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Boston University Center for Excellence and Innovation in Teaching Flip It: Get your students engaged Thomas Little, ENG Janelle Heineke, SMG and CEIT.

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Presentation on theme: "Boston University Center for Excellence and Innovation in Teaching Flip It: Get your students engaged Thomas Little, ENG Janelle Heineke, SMG and CEIT."— Presentation transcript:

1 Boston University Center for Excellence and Innovation in Teaching Flip It: Get your students engaged Thomas Little, ENG Janelle Heineke, SMG and CEIT October 7, 2013

2 Boston University Center for Excellence and Innovation in Teaching The what and why of flipping Instructional design in groups Report out and discussion What you may think about doing differently Tie-up and discuss Agenda

3 Boston University Center for Excellence and Innovation in Teaching The active learning approach: Forces students to think about themselves as learners. Is more about knowledge and skills (intrinsic) and less about tests/grades (extrinsic). Encourages students to be producers of knowledge rather than just information consumers/containers. Prepares student for 21 st century challenges. Why Flip?

4 Boston University Center for Excellence and Innovation in Teaching Empowers students. Forces students to think about themselves as learners. Creates independence and ownership of learning. Fosters collaborative learning. Encourages creativity. Creates a rich learning environment inside and outside the classroom. Fosters new skills – problem solving, critical thinking, etc. Why does it work?

5 Boston University Center for Excellence and Innovation in Teaching Movement toward: Competency based versus knowledge-based education. “Guide on the Side” versus “Sage on the Stage.” Critical thinking versus specific content knowledge. Some Current Trends

6 Boston University Center for Excellence and Innovation in Teaching Bloom’s Keywords

7 Boston University Center for Excellence and Innovation in Teaching Backward Design What do you want students to learn/be able to do (what and why): At the end of the course? At the end of each session? Identify content to cover (what) Select materials (what) Select pedagogy (how) Select technology (how) Instructional design: where flipping fits in

8 Flipping Concept Flipped Teacher instructs lesson at home ( video/podcast/book/web) Students work in class Deeper understanding of concepts, application Students receive direct support Traditional Teacher instructs Students take notes Students follow guided instruction Teacher gives assessment Students have homework

9 Don’t lecture. Key Tip…

10 Preparation How to change a tire – change a flat car tire step by step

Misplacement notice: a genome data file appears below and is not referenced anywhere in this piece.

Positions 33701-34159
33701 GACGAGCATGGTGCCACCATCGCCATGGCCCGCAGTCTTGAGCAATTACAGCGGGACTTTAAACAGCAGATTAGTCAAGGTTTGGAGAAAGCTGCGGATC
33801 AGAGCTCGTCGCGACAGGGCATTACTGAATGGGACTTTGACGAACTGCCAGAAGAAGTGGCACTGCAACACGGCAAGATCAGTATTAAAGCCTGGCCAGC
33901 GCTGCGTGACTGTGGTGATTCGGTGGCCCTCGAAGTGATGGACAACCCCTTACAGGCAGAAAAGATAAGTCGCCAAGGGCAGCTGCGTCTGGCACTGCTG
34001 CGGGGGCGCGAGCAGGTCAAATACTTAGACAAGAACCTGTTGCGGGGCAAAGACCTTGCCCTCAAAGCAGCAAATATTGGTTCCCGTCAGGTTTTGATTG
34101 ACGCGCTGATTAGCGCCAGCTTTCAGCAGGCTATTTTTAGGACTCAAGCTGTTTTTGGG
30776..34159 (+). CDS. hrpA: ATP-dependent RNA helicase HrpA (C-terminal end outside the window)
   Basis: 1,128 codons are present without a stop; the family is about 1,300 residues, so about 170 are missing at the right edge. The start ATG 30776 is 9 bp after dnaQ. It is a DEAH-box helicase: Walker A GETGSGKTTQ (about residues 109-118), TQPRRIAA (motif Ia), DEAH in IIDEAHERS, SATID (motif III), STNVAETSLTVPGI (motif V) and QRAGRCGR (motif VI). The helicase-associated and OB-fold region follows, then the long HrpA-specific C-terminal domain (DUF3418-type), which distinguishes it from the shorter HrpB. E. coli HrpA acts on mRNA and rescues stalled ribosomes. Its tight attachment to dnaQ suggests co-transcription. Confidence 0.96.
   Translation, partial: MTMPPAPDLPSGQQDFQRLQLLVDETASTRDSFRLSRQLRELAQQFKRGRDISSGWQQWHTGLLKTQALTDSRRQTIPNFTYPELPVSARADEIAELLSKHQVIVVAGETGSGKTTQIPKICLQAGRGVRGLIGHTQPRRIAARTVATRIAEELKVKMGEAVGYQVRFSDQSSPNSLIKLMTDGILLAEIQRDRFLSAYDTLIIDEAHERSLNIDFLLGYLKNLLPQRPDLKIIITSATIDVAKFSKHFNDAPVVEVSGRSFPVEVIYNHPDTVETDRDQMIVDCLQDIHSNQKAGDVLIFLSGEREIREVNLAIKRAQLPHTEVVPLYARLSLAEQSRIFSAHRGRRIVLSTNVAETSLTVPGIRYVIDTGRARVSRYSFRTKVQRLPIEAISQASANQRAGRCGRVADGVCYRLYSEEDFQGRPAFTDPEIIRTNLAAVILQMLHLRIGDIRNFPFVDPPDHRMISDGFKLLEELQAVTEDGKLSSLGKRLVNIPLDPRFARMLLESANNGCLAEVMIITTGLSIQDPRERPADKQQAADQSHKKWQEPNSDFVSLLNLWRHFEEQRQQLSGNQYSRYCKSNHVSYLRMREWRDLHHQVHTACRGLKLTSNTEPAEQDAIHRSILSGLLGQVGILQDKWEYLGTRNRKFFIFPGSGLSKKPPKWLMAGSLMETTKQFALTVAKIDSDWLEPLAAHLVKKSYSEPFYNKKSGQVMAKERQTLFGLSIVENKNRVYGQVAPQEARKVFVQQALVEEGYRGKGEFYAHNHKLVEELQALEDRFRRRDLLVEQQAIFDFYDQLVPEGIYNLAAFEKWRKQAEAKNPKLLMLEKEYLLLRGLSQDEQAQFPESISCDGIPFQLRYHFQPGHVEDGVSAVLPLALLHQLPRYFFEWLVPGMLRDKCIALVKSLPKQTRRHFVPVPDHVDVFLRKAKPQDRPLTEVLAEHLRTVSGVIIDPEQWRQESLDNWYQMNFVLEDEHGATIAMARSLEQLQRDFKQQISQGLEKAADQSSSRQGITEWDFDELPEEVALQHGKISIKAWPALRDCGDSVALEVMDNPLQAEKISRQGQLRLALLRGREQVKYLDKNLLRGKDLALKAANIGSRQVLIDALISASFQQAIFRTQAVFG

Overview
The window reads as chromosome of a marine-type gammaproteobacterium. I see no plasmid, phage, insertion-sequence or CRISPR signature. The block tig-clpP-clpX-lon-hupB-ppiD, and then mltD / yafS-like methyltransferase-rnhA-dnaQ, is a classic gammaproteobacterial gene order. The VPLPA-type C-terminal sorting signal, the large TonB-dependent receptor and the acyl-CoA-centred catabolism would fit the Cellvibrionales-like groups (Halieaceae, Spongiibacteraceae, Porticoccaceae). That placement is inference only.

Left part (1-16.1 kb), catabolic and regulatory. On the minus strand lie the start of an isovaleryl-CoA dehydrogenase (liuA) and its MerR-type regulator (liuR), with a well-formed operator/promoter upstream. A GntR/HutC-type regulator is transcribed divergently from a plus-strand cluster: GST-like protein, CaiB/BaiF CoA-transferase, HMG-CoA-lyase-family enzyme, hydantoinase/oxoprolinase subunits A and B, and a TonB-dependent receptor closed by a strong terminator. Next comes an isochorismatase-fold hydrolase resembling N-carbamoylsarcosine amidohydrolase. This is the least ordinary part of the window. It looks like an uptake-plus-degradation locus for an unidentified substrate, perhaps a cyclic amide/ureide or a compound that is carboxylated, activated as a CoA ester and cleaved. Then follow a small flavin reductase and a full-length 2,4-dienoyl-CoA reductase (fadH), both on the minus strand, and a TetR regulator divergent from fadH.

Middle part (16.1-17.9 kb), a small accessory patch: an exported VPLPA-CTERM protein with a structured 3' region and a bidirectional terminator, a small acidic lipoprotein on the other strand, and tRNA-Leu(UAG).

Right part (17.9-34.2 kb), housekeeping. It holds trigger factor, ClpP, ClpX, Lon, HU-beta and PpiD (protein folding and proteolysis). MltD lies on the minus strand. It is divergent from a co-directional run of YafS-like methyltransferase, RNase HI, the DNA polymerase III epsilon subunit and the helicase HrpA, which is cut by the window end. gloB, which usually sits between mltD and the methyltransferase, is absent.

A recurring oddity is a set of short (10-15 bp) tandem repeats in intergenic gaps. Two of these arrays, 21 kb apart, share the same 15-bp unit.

11 Boston University Center for Excellence and Innovation in Teaching Create a lesson (no lecture) for “changing a tire.” Goal: students should be able to change a tire without assistance. Deliverables: 1.Pre-class preparation – what should they learn on their own? What format? 2.Assessment tool – what method to ensure compliance with the prep? 3.In-class facilitation: how will you use 60 minutes of class time? 4.What exercises can the students do in teams to reinforce the learning outcome? 5.How do you evaluate success at achieving the learning outcome? Through what method? Assignment

12 Boston University Center for Excellence and Innovation in Teaching 1.Pre-class preparation – what should they learn on their own? What format? 2.Assessment tool – what method to ensure compliance with the prep? 3.In-class facilitation: how will you use 60 minutes of class time? 4.What exercises can the students do in teams to reinforce the learning outcome? 5.How do you evaluate success at achieving the learning outcome? Through what method? Report out

13 Boston University Center for Excellence and Innovation in Teaching Identify a topic/lesson from your current course to flip Choose one in your group to flesh out Identify barriers/challenges – and what you might do to overcome them. Assignment 2

14 Boston University Center for Excellence and Innovation in Teaching Keep the preparation work short and simple and to the point (not bulk replacements of the lecture) Provide incentives for preparation (watching the video, etc.). Small percentage of grade. Determine how “high-tech” you want to go; flipping does not require you to become a cinematographer! Consider supportive technologies (such as clickers). Use time in class for design problems in teams with shared results to identify best solutions. Things to consider

15 Boston University Center for Excellence and Innovation in Teaching Arthur L. Robin, Behavioral Instruction in the College Classroom, Review of Educational Research, Vol. 46, No. 3 (Summer, 1976), pp Flipping at BU: Student Motivation, Cognition, and Learning: Essays in Honor of Wilbert J... edited by Paul R. Pintrich, Donald R. Brown, Wilbert James McKeachie, Claire E. Weinstein Resources


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